As someone with a deep attachment to the horror genre I consistently find myself thrilled or disappointed by it – there’s rarely a middle ground for me. Being a purist, that limits my options even more. I have no patience for schlock horror, and over reliance on gore is a real turn off for me too, mostly because it eschews the need for strong writing. I don’t shy away from sub genres, though. It’s just that the piece itself needs to contain strong characters and a sense of internal logic – once those two boxes are ticked, I’m largely good.
I’ve reviewed some decent horror movies recently, but probably haven’t enjoyed many of them as much as I enjoyed The Witch, written and directed by Robert Eggers. As far as sub genres go, I’d put this one firmly in “Satanic Horror”, but it’s far superior than other entries, which are mostly of the “demonic possession” variety, and in many ways it feels like the kind of movie that used to be made in the 70s by Hammer and Amicus.
For a first time writer/director, the depressingly young Eggers makes a solid debut here with a movie that oozes with atmosphere and a creeping intensity of dread, and proves himself a capable actor’s director too, allowing the two veteran actors of the piece (Ralph Ineson and Kate Dickey) to do good work, and coaxing terrific work from the children, played by Anya Taylor-Joy, Harvey Scrimshaw, Ellie Grainger, and Lucas Dawson. Scrimshaw provides perhaps the finest-acted scene of the movie, a small, uninterrupted speech that comes immediately before one of the movie’s many tragic moments, and the twins, played by Grainger and Dawson are two of the weirdest kids I’ve seen in any movie – together, they are instrumental to the eeriness inherent throughout. As Thomasin, Taylor-Joy is good, but for me overshadowed by the rest of the cast.
It’s clear from early on that the supernatural aspect of the movie isn’t vague or ambiguous, as this movie could so easily have just been about the religious ignorance of 17th century New World settlers, but Eggers masterfully presents an honest portrayal of the family, whose prideful male head accepts exile into the unexplored wilderness of New England rather than settle enmities with their congregation. Once the action moves to this setting, the sense of foreboding increases in a series of scenes that culminate in a terrible tragedy (the first actual appearance of the titular witch), and the beginning of the family’s inevitable ruin.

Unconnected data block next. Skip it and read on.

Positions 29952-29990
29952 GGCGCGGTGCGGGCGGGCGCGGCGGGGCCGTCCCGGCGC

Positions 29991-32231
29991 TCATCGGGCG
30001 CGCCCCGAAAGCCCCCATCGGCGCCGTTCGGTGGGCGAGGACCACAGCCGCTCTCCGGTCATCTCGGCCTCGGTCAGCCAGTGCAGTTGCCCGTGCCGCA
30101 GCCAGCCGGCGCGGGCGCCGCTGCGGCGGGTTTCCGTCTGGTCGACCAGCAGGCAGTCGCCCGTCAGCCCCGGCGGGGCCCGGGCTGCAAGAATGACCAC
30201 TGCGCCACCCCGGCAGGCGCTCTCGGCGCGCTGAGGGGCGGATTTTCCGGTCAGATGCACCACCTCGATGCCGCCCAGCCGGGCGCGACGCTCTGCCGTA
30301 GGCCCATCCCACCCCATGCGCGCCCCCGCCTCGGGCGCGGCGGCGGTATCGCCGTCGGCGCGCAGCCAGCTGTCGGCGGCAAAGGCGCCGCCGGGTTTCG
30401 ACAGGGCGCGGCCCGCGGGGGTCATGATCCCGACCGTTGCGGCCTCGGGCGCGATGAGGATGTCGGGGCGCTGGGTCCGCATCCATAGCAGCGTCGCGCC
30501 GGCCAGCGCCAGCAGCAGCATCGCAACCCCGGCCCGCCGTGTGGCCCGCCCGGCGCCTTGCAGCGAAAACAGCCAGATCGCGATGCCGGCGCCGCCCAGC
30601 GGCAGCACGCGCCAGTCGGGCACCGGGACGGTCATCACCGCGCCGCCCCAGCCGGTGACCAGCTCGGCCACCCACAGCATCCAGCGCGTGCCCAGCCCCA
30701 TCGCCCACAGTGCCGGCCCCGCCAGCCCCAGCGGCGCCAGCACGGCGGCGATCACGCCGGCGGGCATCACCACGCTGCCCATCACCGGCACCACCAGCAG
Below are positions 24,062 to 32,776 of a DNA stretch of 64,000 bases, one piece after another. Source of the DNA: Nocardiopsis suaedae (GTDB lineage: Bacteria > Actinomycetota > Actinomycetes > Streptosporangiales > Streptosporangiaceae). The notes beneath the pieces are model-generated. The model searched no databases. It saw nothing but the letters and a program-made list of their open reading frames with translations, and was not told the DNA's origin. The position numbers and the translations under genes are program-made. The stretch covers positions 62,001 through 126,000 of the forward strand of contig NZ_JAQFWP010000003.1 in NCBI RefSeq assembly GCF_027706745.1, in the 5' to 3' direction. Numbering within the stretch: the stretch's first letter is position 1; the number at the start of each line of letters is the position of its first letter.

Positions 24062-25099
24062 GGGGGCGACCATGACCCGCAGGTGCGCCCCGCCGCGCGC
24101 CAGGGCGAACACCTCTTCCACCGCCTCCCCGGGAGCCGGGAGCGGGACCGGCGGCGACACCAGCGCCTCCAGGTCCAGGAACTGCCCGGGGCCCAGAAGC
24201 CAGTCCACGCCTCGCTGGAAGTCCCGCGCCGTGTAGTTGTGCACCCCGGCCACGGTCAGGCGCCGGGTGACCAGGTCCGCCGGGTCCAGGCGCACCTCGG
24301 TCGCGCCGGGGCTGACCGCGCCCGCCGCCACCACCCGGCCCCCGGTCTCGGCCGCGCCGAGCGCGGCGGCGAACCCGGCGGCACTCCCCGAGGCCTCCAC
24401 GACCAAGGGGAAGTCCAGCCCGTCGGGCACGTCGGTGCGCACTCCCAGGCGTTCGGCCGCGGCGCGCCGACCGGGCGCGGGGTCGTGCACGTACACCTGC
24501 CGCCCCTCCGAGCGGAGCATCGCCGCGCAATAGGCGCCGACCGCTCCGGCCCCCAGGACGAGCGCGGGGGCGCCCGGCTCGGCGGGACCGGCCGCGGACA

“inevitable ruin” is a key component of my purist stand on horror movies. I feel that a horror movie cannot be fully complete with a happy ending, or even any hint of salvation. For me, the protagonist must be on a one-way trip to ultimate doom. That doom needn’t be a physical death, but it must show that journey can only have one ending. In The Witch, the family’s shared doom makes them a group-protagonist, but the actual ending of the movie where the sole survivor’s fate is revealed, is also a kind of doom for that character, a change of state to one that we’ve already seen in a pivotal, wrenching moment early in act 2, involves a loss of humanity.
That Eggers’s intent is to make an actual horror movie is commendable, and the movie is made with a real economy of time and plot that doesn’t feel forced by budget. I liked almost every part of this movie. The acting is tremendous, the story is involving, the plight of the characters and their ultimate fates in this lonely, isolated place is affecting. It’s all so good, that the one part of it that disappointed me comes at such a pivotal reveal that it really disappointed me. It’s only a couple of seconds long, and it probably doesn’t bother too many viewers, but I spent some time resenting the choice Eggers made. Having said that, it isn’t too much longer after that scene that the ending coda of the movie hits, and what an ending it is. It’s expected and yet executed in such an unexpectedly glorious manner that it almost utterly erased my dislike for that prior scene.
I learned recently that Eggers is moving on to remaking the 1922 classic Nosferatu. Given the undeniable talent possessed by this guy, I’m extremely happy to hear this, as both the original and Werner Herzog’s terrific 1979 remake are two of my favourite movies. I hope, for the sake of horror, he stays within the genre for a few more entries after that.
© Andrew Hope, 2016